Food as the language of love: can I still give my horse treats?
We all love to feed our four-legged sports and leisure partners. Every rider wants to be able to offer a treat here and there, and rare is the horse that will say no to a tasty reward from your hand or his feed trough. If your horse has laminitis, it can be hard to resist the urge to feed him extra treats, especially if he’s on a strict weight loss diet. Horses in this situation are often quite frustrated and seem hungry.
But every extra in the ration means more calories that can have a negative effect on the disease and increase the risk of recurrence. Avoid all unnecessary additions in the form of treats, mash, muesli, bread, or fruit, even if the product is touted as “low energy” or “diet feed”! All feeds contain energy (calories).
If you absolutely must give your horse a reward, here’s one thing that would be acceptable: one single (!) fresh carrot per day. Contrary to their reputation, carrots are neither especially high in sugar nor in energy. Of course they contain some, which is why you should limit them to one per day.
Chronic laminitis: painful and preventable!
If the laminitis becomes chronic due to faulty management and diet, the position of the coffin bone changes in the hoof capsule. It may both rotate and sink downwards. Repeated pressure from below due to the changed position can also cause deformation of the tip of the coffin bone, forming a protrusion (sometimes called a “ski tip”).
These changes can be seen in x-rays and the severity can be assessed by marking certain points on the hoof capsule with radiopaque markers before the x-rays are taken. These markings are important so that the vet can make a prognosis for further treatment. The penetration of the coffin bone through the sole is a serious complication of chronic laminitis.
Chronic laminitis can often be detected with the naked eye: the dorsal hoof wall becomes concave and displays one or more “founder rings”: horizontal rings sloping towards the heels, showing an uneven growth of the horn. Afflicted horses often must deal with recurrent hoof abscesses, as the lamellar layer is no longer intact. They also display a typical “pottery” gait (landing heel first) in an attempt to avoid putting weight on the painful toes.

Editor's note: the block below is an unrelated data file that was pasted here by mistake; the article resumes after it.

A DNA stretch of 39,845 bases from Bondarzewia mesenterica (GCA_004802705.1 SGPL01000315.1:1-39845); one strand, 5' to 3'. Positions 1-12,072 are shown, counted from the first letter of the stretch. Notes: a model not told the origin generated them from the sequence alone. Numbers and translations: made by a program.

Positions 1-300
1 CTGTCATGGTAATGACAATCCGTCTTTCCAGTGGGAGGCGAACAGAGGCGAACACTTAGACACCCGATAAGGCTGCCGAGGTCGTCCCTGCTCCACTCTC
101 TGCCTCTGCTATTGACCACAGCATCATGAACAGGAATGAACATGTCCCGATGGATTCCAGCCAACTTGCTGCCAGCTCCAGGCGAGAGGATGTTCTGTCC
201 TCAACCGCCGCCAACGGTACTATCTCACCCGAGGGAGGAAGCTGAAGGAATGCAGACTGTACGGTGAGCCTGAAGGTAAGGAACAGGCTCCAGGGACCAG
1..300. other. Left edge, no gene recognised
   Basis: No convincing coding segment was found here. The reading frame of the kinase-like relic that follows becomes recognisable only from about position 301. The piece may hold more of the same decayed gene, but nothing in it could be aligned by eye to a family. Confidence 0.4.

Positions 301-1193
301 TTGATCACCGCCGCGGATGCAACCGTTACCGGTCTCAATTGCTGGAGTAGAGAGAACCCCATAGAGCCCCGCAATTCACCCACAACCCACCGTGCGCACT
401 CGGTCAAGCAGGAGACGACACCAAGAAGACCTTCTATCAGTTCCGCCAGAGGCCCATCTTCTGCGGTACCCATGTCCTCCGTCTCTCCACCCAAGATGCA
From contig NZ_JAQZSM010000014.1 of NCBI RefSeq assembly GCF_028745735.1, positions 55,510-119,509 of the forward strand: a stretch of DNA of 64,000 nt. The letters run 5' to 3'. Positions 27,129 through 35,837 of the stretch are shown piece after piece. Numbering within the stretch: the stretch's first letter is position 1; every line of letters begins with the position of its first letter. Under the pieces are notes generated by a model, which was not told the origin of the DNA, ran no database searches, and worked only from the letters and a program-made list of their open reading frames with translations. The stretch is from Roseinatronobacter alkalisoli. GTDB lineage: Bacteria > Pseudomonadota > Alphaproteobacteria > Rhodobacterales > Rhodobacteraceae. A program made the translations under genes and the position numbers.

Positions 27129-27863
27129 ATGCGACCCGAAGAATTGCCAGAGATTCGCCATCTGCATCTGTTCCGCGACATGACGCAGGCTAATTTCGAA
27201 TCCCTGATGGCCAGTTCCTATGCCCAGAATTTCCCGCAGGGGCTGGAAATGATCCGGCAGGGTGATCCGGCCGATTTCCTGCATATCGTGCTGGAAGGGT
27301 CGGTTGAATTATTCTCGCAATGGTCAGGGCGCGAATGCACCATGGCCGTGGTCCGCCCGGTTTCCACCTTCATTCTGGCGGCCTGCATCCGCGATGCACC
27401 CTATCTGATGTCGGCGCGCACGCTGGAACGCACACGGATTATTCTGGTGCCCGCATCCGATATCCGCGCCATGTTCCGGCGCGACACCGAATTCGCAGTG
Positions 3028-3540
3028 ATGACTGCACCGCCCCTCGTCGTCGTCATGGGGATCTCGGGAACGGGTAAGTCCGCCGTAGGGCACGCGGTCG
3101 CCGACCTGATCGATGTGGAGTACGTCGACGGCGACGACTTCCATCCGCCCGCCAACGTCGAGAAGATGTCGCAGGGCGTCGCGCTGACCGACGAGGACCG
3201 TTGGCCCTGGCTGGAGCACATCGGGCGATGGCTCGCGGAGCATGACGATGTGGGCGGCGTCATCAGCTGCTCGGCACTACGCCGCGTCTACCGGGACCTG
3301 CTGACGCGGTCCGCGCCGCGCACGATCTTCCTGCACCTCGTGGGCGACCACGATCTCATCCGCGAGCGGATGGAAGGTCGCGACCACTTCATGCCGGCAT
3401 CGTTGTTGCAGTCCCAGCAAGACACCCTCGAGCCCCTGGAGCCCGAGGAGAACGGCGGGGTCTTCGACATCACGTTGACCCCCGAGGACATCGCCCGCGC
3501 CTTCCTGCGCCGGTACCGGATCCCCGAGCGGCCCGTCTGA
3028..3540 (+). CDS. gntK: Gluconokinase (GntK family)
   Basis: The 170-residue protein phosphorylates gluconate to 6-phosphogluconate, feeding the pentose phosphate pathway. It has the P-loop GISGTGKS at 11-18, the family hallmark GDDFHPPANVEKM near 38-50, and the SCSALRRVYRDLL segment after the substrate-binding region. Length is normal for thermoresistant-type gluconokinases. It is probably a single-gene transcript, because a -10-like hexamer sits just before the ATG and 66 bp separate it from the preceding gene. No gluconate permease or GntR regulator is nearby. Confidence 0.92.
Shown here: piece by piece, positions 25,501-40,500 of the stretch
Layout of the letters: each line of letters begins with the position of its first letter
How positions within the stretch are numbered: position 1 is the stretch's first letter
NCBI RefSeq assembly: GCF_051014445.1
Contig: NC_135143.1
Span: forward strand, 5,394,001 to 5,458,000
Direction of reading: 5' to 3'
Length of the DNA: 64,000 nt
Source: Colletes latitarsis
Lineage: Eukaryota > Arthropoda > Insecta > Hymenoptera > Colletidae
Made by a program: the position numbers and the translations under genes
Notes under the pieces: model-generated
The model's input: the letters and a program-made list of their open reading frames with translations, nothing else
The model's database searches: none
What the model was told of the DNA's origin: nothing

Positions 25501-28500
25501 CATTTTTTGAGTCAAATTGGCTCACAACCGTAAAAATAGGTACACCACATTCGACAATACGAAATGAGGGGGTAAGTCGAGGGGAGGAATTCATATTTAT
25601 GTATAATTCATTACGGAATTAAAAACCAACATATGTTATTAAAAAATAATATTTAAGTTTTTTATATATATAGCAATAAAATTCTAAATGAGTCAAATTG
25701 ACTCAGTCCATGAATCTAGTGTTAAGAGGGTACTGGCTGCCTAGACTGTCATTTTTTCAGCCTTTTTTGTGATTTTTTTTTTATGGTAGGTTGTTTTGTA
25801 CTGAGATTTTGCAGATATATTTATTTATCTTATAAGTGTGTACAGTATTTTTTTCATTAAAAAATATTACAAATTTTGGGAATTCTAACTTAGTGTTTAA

In fact, chronic laminitis is not always clearly recognisable. There are many overweight horses that never show signs of acute laminitis. Rather, there are small signs you should look for: Affected horses always move somewhat gingerly. They seek soft surfaces in the paddock and may lie down more often than others in their herd. The white line is slightly wider near the toe, and perhaps the farrier is having a difficult time keeping the toe sufficiently short. All these can be indications of inflammatory processes in the hoof capsule and should not be overlooked, as changes in the position and shape of the coffin bone may also be occurring.
The good news is that, if your horse is given good and conscientious care, it doesn't have to come to that. Prompt and consistent treatment can ensure that the horse’s hooves are not permanently damaged. The only thing that remains – the increased, permanent risk of recurrence – can be kept quite low through optimised management, feeding, and work.
Are you looking for advice on which products you can – or should not – feed a formerly laminitic horse? Our specialists are happy to advise you on the best way to feed and care for your horse:
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Celina Hofmann, Veterinary Surgeon
November 2021, © AGROBS GmbH
- Coenen, M.; Vervuert I.: Pferdefütterung. Georg Thieme Verlag KG, Stuttgart, 2020
- Gesellschaft für Pferdemedizin: Hufrehe-Leitfaden (2017). Zur Sorgfalt bei der Diagnostik und Therapie der Hufrehe.
- Kienzle, E., Fritz, J: Fütterungsbedingte Rehe – Rezidivprophylaxe beim übergewichtigen Pferd. Tierärztliche Praxis Großtiere 4/2013, S. 257-264